What does success mean to YOU?

By Felicity Dwyer | Career change

Sep 12
Do more of what makes you happy

What does success mean to you?

I often explore this question with people who are contemplating career change.

It’s important to distinguish between what really matters to you, and what society tells us is important.  But it’s not always easy to differentiate between our own definition of success, and that of others, such as family or wider society.

Success and status

We’ve evolved to be social animals and status is an important motivator for many people. At times in human history, failure or a loss of status in society could be a matter of life and death. And it can feel like that sometimes. Especially if we pin too much of our identity and self-worth to the concept of success and status.

Yes, externally validated success can give you a sense of power and self worth. You may enjoy recognition and respect from others. But what if it’s far more important to feel successful in your own estimation?

What do you value?

One key to being able to work out what really matters to you is thinking about your values. What do you truly value? What’s important to you?

For example, I’ve worked with clients who were successful in career terms. But they were unhappy about not having enough time and energy for their family.  If you feel you’re not being able to live out your values, then it may be time to re-evaluate your priorities.

When it comes to feeling a sense of power or empowerment, this can be an inside job. You can shift your mindset, and choose not to see yourself as powerless or a failure. This is true, even if your career isn’t yet where you’d like it to be. Choose to empower yourself.

“No one can make you feel inferior without your consent.”  Eleanor Roosevelt

When it comes to respect, choosing to respect yourself and others, makes you less dependent on others people’s validation. And you are more likely to see that respect echoed back to you in the way people treat you.

Money and success

Financial success may be partly linked to status. It’s not just about status, of course. It’s miserable and stressful to not have enough money. And it’s vital to think clearly about your financial situation. Work out how much income you need to live a comfortable life, and to invest for the future. However if you want money in order to give you status or to feel successful, this can be a trap. How often have you seen people caught on a treadmill of having to earn even more money, to buy more things, to display more status.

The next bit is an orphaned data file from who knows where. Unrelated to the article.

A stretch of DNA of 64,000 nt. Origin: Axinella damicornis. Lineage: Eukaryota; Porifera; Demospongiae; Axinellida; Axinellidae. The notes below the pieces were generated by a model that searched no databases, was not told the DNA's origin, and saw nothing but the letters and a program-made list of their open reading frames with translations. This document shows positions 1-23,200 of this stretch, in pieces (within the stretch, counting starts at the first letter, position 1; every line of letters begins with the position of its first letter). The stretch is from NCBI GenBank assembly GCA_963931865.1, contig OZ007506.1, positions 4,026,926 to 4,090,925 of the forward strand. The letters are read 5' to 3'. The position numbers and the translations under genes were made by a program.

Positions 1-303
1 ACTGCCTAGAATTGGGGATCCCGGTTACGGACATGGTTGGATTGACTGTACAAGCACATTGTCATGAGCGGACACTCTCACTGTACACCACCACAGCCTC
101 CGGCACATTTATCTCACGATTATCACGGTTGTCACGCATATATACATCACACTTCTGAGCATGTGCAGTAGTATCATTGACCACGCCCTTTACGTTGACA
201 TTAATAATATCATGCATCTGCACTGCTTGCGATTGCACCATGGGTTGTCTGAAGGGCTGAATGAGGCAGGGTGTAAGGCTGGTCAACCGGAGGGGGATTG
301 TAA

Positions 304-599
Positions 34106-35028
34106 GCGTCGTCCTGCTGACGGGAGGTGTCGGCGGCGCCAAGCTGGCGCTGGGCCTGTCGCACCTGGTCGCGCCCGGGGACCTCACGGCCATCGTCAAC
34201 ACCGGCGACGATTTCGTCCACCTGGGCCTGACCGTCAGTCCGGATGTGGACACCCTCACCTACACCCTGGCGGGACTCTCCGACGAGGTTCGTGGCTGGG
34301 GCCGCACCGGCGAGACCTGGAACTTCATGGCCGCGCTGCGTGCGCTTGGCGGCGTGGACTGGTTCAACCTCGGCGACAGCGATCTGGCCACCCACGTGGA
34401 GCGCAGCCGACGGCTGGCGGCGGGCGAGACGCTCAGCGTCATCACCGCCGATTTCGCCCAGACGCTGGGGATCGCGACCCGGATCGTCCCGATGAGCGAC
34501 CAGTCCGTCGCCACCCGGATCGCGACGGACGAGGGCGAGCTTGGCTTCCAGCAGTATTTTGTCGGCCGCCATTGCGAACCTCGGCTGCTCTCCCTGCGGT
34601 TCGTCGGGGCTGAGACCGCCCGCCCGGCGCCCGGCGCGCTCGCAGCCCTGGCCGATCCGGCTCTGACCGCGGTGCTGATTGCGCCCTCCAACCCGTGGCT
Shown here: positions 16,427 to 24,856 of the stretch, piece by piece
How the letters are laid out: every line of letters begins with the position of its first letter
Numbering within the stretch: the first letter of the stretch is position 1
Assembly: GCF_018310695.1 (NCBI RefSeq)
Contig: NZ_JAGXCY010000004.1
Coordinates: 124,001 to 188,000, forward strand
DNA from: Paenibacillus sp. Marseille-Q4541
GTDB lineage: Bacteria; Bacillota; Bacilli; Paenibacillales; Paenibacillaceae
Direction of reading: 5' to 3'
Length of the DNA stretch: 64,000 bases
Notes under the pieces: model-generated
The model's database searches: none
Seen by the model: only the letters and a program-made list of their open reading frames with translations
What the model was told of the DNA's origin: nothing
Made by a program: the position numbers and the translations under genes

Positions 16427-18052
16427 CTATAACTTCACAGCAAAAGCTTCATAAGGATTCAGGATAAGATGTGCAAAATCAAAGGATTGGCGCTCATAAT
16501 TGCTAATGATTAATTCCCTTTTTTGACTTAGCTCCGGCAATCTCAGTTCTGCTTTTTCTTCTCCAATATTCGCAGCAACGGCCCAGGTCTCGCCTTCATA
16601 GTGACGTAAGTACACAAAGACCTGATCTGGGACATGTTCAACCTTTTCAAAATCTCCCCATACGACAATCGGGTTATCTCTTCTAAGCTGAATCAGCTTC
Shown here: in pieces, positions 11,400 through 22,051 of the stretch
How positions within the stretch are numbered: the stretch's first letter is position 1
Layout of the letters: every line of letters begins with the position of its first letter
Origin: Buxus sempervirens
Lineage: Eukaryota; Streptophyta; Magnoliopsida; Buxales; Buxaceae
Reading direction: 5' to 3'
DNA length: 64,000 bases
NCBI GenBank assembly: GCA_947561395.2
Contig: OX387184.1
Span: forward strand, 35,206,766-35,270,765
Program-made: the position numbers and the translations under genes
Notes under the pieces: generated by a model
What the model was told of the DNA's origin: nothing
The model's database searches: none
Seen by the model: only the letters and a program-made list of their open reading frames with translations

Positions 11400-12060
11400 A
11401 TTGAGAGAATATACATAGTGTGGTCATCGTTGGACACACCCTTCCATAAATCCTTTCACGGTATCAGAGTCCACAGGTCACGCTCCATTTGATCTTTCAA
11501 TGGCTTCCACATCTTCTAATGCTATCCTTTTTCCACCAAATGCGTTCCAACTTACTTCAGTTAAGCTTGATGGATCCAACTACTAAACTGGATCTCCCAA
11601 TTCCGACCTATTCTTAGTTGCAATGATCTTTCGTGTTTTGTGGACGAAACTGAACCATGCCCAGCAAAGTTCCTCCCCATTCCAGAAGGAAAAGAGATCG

So it’s helpful to take a step back and ask yourself: how much money do you actually need to be happy and feel financially secure?

This may mean increasing your income. Or it may mean cutting expenditure. The FIRE movement, for example, practices a radical reduction in spending, so that you can save enough money to give you freedom. FIRE stands for: financial independence retire early, and there are plenty of blogs online with advice on this.

Pride in achievement

None of this is intended to take away from justified pride in your achievements and celebrating success.  Instead, it’s about being clear abut what you truly want to aim for in your life and work.

For me success at work is about enjoying what I do. It’s about feeling I’m learning and growing as a person. It’s knowing that my work has a positive effect on others.

And it’s also about allowing myself plenty of time to rest, to read and to dance (my personal passion). By allowing time for relaxation, I replenish my energy for work. This enables me to show up with enthusiasm and energy, and do the best job I can.

What does success mean to you?

I’d love to hear your thoughts in the comments.

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About the Author

Felicity is a career coach. She help people who want to change career, start a freelance business, or build their confidence. Felicity writes about career and business development, leadership and personal effectiveness.

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(2) comments

Mike Clayton 3 years ago

Placing your own sense of success or not into the hands (or minds) of others is handing over control for your own outcomes to other people. If you want to be in control of your life, I think you need to find success criteria that are entirely objective or under your direct control. If not, a sudden whim of one other person can destroy your self-esteem and happiness.

    Felicity Dwyer 3 years ago

    Yes Mike, it’s important to be clear about what is and isn’t within our control. Sometimes the only thing within our control is our reaction to external events, but if we choose to respond constructively, that in itself can be worth acknowledging as a success.

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